Protein activity and gene expression within a cell hold major significance for researchers. Of particular interest are the changes in cellular mRNA levels, this is because these changes directly correlate to their corresponding protein levels.
However, there are exceptions to the rule. Gene expression is investigated by many scientists by observing the response of mRNA molecules to genetic manipulations. This is usually achieved by using several different techniques such as RT-PCR, Northern blotting, and nuclease protection assays.
Advantages of Ribonuclease Protection Assays
Ribonuclease protection assays (RPA) have several benefits compared to other techniques, such as Northern blot, which rely on binding RNA to a solid support. This is because, even when there is low abundance of mRNA in a total RNA solution, it can still be readily detected by RPA assays.
Using a nonradioactive chemiluminescent approach, RPA assays provide more sensitivity even when small amounts of total RNA are used. Syngene’s G:BOX iChemi XR & XT automated chemiluminescent image analyzers are well-suited for non-radioactive RPA work.
While the cooled CCD cameras in these analyzers enable long integration times with low background noise, the analyzers themselves provide hands-free, automated series image capture.
Materials and methods
Generating and hybridizing non-radioactively labeled RNA
In vitro transcript RNA probes are synthesized and labeled with biotin, a non-radioactive marker simultaneously, as shown in Figure 1.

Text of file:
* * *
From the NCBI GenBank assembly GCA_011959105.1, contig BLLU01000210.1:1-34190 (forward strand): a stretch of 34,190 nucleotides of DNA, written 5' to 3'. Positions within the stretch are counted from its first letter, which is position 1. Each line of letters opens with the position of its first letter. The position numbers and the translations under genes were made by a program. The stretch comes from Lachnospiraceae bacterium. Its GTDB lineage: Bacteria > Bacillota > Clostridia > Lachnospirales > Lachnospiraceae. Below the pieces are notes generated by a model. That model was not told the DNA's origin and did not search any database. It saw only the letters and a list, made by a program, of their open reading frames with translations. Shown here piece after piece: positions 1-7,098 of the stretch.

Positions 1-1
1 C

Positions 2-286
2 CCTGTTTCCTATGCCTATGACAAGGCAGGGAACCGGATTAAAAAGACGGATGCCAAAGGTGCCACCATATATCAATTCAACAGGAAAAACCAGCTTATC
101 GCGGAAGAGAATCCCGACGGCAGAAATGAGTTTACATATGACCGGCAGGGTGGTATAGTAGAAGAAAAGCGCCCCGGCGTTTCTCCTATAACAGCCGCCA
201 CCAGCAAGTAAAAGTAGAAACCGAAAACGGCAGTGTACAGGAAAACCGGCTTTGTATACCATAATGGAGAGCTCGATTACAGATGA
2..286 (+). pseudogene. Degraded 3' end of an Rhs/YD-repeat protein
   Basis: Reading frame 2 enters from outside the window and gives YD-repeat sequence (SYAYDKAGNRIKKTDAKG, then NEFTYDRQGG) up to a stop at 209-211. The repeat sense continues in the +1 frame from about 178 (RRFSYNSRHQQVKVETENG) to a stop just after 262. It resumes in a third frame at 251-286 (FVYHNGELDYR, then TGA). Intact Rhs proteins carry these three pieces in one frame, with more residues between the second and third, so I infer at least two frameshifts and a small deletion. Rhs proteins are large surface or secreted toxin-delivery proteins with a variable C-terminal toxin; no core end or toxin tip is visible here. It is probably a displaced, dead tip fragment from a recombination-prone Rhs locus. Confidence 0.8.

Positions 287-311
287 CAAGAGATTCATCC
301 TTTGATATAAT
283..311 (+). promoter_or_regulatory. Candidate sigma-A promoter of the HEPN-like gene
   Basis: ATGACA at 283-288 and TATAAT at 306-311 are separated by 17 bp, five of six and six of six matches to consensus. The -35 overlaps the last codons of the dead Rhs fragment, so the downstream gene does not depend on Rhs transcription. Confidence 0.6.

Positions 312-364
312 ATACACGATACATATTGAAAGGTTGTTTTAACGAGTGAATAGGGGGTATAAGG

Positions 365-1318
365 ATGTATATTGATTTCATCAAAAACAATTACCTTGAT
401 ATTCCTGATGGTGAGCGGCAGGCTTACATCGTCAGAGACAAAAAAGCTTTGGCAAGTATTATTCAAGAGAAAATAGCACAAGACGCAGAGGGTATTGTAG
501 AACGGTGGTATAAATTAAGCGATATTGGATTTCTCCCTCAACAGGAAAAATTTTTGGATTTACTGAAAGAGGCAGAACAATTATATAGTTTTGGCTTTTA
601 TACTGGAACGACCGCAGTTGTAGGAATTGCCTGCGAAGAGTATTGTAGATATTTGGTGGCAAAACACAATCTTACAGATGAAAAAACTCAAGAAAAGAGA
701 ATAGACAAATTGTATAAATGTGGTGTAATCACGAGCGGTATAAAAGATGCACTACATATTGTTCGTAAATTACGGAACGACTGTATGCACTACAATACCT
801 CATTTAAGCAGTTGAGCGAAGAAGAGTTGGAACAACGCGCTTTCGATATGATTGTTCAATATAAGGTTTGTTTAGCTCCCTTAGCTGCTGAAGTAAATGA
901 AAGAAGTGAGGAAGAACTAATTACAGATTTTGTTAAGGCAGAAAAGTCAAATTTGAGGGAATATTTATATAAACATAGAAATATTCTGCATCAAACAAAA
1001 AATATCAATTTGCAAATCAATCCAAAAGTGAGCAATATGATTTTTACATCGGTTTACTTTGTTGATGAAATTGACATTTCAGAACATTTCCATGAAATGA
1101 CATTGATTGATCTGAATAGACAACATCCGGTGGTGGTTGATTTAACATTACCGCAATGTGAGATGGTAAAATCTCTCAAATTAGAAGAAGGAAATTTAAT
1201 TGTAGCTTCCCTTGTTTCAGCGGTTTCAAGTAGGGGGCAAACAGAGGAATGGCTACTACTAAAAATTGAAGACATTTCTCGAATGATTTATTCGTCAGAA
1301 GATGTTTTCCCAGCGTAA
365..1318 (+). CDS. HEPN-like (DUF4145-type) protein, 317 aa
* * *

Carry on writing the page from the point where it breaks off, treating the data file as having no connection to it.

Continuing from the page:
Figure 1. Schematic of RPA protocol. Probes (in 3-10 fold molar excess to the total RNA) and total RNA are hybridized (Step 1). The hybridized probes are then treated with RNase A and T1 to degrade any single-stranded RNA. Labeled probe and complementary RNA complex is protected from RNase digestion and is run on denaturing polyacrylamide gel (Steps 2 and 3). The polyacrylamide gel is transferred to a nylon membrane. The membrane is treated with chemiluminescence before being visualized (Steps 4, 5 and 6). Image adapted from Piercenet.com
A detection system such as the BrightStarTM BioDetectTM Kit (Ambion, Huntingdon, UK) is employed to visualize hybridization of the biotinylated RNA probe. After placing the blot in the G:BOX iChemi XR/XT’s light tight darkroom, images are captured with the GeneSnap image acquisition software.
Then, G:BOX iChemi’s Extended Dynamic Range (EDR) is applied by combining up to 65,000 captured light exposures. The EDR is used to detect the faint chemiluminescent bands. Using the GeneTools software, the optimized image can be automatically analyzed.
Researchers have reported that RPA blot images having a high signal-to-noise ratio, can be produced by using a G:BOX iChemi XR/XT with a chemiluminescent RPA. This has helps the researchers in the identification of mRNA specific to their target proteins from as little as 5 - 50 ng mRNA, in a solution of 5-20 μg total RNA.
Syngene’s G:BOX iChemi XR/XT offers a sensitive technique for effective detection of small volumes of mRNA in a non-radioactive RPA. The software enables series image capture, allowing EDR researchers to save hands-on time while still producing a perfectly exposed RPA blot image.
Quantitative data can be generated by analyzing this image with the GeneTools software, a task that is not easy to perform when using X-ray film.
Syngene are a division of the Synoptics Group, founded in 1985 by imaging experts from the University of Cambridge. At Syngene we live and breathe image analysis because products specifically for gel documentation and fluorescence/chemiluminescence imaging are all we’ve ever focused on developing.
Our other divisions in the Synoptics Group, Synbiosis and Syncroscopy, develop imaging solutions for microbial and microscopy applications so we are complete life science imaging specialists. Synoptics Health focuses on imaging techniques within the clinical environment.
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